Russia accuses West of ‘artificially’ raising tensions over Ukraine border situation

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The Kremlin on Sunday accused the West of “artificially” whipping up tensions around Ukraine with repeated statements suggesting Russia was poised to launch an attack on its neighbour — and told the U.S. and its allies to stop a military buildup nearby.

U.S. Secretary of State Antony Blinken said on Saturday his country has real concerns, widely shared with partners in Europe, over Russian activities at the Ukrainian border. U.S., NATO and Ukrainian officials have been making similar statements for nearly two weeks, referring to what they say are unusual Russian troop movements in the proximity of Ukraine.

Moscow has dismissed such suggestions as inflammatory and complained about what it says is increasing activity in the region by the NATO alliance.

In comments due to be broadcast later on Sunday on state TV, Kremlin spokesperson Dmitry Peskov said that “a provocation” in the area could not be ruled out given the U.S. rhetoric.

“This hysteria is being artificially whipped up. We are being accused of some kind of unusual military activity on our territory by those who have brought in their armed forces from across the ocean. That is, the United States of America,” Peskov said.

“It’s not really logical or polite.”

Russian troops massing near border, Ukraine says

Russia annexed the Crimean Peninsula in 2014, a move that Ukraine considers illegal; many countries, including Canada, do not accept Russia’s claim to the region.

An ongoing conflict in eastern Ukraine between Kyiv and Russian-backed rebels in the region known as Donbas has left an estimated 14,000 people dead.

Now, Ukraine said an estimated 90,000 Russian troops have amassed near the border.

The buildup could be a prelude to another Russian invasion. Speaking to Ukraine’s foreign minister this month, Blinken said Russian President Vladimir Putin’s “playbook” was for Russia to build up forces near the border and then invade, “claiming falsely that it was provoked.”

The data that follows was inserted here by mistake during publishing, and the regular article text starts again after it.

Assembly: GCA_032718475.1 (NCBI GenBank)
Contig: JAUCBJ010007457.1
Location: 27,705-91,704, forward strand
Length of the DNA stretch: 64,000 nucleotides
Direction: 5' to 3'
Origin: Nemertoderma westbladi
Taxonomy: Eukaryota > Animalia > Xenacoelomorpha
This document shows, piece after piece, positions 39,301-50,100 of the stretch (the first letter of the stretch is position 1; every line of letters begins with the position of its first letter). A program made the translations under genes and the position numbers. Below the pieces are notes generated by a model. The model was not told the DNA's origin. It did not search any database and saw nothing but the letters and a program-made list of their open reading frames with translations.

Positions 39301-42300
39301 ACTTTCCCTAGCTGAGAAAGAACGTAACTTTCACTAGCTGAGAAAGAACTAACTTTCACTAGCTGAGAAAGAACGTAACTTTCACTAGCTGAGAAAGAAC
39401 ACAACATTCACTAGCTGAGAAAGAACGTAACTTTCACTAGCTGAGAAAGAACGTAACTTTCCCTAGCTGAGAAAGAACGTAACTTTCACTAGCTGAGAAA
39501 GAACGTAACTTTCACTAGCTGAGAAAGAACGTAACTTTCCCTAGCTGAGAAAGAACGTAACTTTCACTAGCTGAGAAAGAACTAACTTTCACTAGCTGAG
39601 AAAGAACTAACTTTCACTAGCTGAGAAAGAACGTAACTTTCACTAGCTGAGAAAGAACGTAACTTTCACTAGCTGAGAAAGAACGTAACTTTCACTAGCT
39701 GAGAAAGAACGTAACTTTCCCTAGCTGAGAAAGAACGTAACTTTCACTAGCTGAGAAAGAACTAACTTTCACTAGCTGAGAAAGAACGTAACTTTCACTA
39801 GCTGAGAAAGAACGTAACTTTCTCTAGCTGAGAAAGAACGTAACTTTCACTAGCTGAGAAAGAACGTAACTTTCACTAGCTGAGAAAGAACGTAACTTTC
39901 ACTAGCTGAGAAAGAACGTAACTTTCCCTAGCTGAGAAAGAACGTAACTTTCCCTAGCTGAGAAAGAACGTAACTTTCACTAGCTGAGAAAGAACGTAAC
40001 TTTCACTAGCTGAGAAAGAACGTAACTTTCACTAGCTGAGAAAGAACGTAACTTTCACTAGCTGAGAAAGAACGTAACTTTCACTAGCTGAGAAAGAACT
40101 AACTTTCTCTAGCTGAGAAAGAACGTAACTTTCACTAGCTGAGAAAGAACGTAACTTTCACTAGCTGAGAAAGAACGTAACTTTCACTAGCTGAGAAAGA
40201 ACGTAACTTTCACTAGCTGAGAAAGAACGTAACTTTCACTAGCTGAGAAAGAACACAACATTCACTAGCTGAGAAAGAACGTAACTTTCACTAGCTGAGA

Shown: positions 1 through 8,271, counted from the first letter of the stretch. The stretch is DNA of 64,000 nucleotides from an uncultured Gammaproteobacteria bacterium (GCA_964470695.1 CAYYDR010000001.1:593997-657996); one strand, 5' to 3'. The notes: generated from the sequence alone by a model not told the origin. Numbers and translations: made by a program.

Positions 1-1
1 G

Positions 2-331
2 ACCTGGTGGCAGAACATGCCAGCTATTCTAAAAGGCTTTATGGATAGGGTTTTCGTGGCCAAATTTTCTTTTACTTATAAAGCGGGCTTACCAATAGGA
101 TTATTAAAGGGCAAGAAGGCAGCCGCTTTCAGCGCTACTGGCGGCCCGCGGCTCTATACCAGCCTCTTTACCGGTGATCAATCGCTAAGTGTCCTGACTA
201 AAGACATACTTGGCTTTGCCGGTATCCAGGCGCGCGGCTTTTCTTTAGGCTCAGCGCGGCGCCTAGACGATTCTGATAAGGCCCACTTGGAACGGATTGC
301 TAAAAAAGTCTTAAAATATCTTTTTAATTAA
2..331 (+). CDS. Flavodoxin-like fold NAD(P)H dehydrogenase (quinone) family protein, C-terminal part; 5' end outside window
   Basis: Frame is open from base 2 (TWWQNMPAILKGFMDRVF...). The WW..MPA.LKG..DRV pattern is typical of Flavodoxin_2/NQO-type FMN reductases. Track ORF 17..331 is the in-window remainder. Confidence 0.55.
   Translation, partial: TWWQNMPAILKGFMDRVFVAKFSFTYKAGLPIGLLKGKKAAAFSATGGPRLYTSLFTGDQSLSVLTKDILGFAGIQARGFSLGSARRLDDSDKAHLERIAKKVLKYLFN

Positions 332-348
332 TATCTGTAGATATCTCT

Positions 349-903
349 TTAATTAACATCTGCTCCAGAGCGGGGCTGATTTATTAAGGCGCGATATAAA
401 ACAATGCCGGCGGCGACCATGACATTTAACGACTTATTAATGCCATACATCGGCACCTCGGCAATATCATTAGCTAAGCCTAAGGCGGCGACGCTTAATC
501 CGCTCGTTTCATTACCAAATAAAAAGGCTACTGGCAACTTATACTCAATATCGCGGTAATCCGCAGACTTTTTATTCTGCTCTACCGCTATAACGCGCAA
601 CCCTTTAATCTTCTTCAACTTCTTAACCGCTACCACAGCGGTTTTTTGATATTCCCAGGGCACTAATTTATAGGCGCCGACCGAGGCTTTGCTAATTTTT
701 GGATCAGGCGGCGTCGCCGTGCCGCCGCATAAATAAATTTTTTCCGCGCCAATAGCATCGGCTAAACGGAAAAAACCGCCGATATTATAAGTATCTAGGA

NATO Secretary General Jens Stoltenberg said on Friday that the alliance is seeing an “unusual concentration” of Russian forces along Ukraine’s border, warning that the same type of forces was used by Moscow in the past to intervene in neighbouring countries.

Though U.S. officials don’t believe an invasion is imminent, Putin has also ramped up his dismissal of an independent Ukraine. A lengthy essay the Kremlin published in July asserts that Ukrainians and Russians are “one people” and that the “true sovereignty of Ukraine is possible only in partnership with Russia.”

This still image from video shows tanks and military vehicles in Maslovka, Voronezh Region, Russia, on April 6. A Russian military buildup in the spring near Ukraine did not lead to an invasion, though lawmakers and officials say they are more concerned now. (Reuters)

But the moves could also be sabre-rattling to prevent Ukraine from growing closer to the West or being admitted into NATO, which Putin strongly opposes. It’s not clear if Russia would risk invading Ukraine, setting off a far more difficult war, or want to occupy hostile territory.

A similar Russian military buildup in the spring did not lead to an invasion, though lawmakers and officials say they are more concerned now, citing U.S. intelligence that has not been made public.

Peskov suggested Ukraine was probably looking for a way to solve its own problems by force, and said Russia wanted NATO to stop “concentrating a military fist” near Russia’s own borders and to stop arming Ukraine with modern weapons.

The Kremlin said in September that NATO would cross a Russian red line if it expanded its military infrastructure in Ukraine.

A ship carrying two refitted former U.S. Coast Guard patrol boats designed to beef up the Ukrainian Navy transited the Dardanelles strait on Saturday.

Ukraine, which strives to become a NATO member, received a large consignment of U.S. ammunition earlier this year and Javelin anti-tank missiles, prompting criticism from Moscow.



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